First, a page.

Collectible Colors and Items
Most people think that Vintage Fiesta is the only Fiesta worth any money, but this is not so. With the re-introduction of Fiesta in 1986, some colors or items were quickly introduced then retired and so they may be more sought after than others.
A few colors may be:
Lilac - produced only two years from 1993-1995 making it highly desirable.
Sapphire - Was only available at Bloomingdale's from 1996-1997.
Chartreuse - Was reintroduced for only two years 1997-1999.
A few items may be:
Additionally there may be items that were produced exclusively for other companies in the Fiesta patterns that may have quadrupled in value. Make sure to do your homework before giving your Fiesta away!
Fiesta Collectors Club on Facebook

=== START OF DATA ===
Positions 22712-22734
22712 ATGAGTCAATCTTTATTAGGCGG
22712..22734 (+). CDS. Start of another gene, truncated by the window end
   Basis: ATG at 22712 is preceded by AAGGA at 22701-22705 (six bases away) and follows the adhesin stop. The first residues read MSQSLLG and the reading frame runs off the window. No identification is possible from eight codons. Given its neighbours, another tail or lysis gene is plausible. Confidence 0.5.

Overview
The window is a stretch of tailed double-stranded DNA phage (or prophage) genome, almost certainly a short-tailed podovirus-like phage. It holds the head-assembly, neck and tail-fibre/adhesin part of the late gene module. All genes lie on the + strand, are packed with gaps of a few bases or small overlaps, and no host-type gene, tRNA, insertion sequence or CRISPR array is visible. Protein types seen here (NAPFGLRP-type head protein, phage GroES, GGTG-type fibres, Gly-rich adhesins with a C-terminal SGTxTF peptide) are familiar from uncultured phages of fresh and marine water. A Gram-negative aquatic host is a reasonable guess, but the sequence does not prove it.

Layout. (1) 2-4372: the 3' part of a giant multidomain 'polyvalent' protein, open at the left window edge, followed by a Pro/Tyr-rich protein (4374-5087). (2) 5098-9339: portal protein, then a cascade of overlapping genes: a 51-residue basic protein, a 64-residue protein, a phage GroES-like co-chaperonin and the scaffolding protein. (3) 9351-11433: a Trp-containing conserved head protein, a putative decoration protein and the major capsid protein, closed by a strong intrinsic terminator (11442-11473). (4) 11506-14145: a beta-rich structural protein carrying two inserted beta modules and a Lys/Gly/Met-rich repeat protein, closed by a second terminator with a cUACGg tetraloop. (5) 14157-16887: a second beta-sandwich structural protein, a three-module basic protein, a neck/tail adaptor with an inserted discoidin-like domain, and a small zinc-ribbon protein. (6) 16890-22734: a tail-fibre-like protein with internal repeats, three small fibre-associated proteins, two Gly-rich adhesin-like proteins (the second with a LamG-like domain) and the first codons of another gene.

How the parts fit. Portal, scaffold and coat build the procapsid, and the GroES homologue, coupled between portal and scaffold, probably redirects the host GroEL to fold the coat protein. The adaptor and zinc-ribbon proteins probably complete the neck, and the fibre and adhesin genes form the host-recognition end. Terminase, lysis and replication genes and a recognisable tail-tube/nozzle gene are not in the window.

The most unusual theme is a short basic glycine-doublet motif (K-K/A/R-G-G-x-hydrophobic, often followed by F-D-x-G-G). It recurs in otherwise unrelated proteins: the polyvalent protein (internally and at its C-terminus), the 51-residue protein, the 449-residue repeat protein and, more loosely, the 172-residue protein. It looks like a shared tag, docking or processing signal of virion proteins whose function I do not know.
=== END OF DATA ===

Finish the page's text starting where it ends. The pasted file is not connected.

- I Love Fiesta® Ware!
I Love Fiesta® Ware! has 12,009 members. For those who love Fiesta ware! Click SEE MORE for group rules. Share your dish stories, photos, and all things...
This content is accurate and true to the best of the author’s knowledge and is not meant to substitute for formal and individualized advice from a qualified professional.
© 2019 Cindy Fahnestock-Schafer
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Bob Zau on June 17, 2012:
Well done! What's your next lens going to be about?
anonymous on December 27, 2011:
Thank you for mentioning the "parking lot" where shards can be picked up. I am a jeweler. I can make rings and magic things from shards! Please keep believing in Homer and Shakespere. Please keep noticing all the things they were promoting. They wanted us to have color and durability in our lives. They are part (most) of what makes America great!
Shelly Sellers from Midwest U.S.A. on December 27, 2011:
My SIL collects Fiestaware!